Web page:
Tahrir Sq, Cairo–I’m an Egyptian living in the US, and after years of not being an activist but working in a poor community and trying to affect one person’s life at a time, I became an Egyptian American activist again during the revolution. Hundreds of people came out in cities across the globe to stand with the Egyptian people, and I work with others in NYC to keep showing up and to stand with them even after Mubarak stepped down.
After Mubarak stepped down a group of us worked on our right to vote from abroad. This really excited me as it would be the first time I ever cast a ballot in a national election. It became clear that I would need to return to Egypt to get my national ID card and, come on, I wanted to see my country during these changes. I also look forward to visiting my sitter who moved back after the revolution. I planned my trip for early July. After I got my tickets it became clear that the youth would be returning to Tahrir on July 8th, one day before my arrival. I took along a sleeping bag and tent, as I knew my sister was going to be sleeping in Tahrir, and I planned to be right next to her. I spent 10 nights in the Square, only leaving to shower, see family, and sleep (I cannot sleep with all-night discussion outside my tent, so I mostly watched my sister sleep). I met so many wonderful life-long friends there, and because of Twitter and Facebook we stay in close contact and follow each others doing.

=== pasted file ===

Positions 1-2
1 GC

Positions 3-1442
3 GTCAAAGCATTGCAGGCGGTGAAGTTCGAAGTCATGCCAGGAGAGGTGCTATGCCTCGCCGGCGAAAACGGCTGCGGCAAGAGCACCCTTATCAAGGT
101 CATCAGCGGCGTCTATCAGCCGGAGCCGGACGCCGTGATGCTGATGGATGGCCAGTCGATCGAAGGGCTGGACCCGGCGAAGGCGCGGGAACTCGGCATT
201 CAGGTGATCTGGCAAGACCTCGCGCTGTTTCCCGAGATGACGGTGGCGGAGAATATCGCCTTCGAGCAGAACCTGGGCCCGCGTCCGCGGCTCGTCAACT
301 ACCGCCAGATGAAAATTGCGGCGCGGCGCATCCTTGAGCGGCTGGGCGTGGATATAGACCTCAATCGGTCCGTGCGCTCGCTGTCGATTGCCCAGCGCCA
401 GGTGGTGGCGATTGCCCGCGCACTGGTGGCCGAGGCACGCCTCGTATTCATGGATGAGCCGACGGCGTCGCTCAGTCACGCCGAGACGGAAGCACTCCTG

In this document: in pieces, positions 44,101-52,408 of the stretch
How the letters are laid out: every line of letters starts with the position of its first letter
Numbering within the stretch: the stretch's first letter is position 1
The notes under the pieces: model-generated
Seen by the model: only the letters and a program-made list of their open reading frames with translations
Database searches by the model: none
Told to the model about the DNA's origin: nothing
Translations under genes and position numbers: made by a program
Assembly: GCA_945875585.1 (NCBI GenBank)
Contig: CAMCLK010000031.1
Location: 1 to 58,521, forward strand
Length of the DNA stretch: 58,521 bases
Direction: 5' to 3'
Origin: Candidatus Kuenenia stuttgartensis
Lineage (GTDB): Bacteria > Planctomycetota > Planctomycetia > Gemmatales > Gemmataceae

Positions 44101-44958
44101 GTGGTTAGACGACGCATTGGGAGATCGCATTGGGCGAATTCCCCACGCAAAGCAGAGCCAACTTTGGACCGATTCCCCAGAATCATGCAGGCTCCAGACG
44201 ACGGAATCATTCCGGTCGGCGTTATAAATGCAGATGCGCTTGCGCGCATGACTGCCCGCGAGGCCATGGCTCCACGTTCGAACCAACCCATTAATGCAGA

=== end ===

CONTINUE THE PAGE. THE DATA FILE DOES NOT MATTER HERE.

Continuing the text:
Once I returned to New York I started getting tweets FROM EGYPT about the US Day of Rage, which would later become the OCCUPY movement. I could not make any of the planning meetings, as I was in the middle of moving to DC, but I made a point of going out to Occupy DC/K Street often, and got as involved as a Mom could be. I brought my children down and even organized a Halloween event for families. I could write a whole another story about the shortcomings of Occupy and Tahrir, and there are many. But I thought is should warm some people’s heart to hear how Occupy and Tahrir made me feel at home only a few months apart and how I have met some of the most amazing people because of these two movements.
- Anonymous -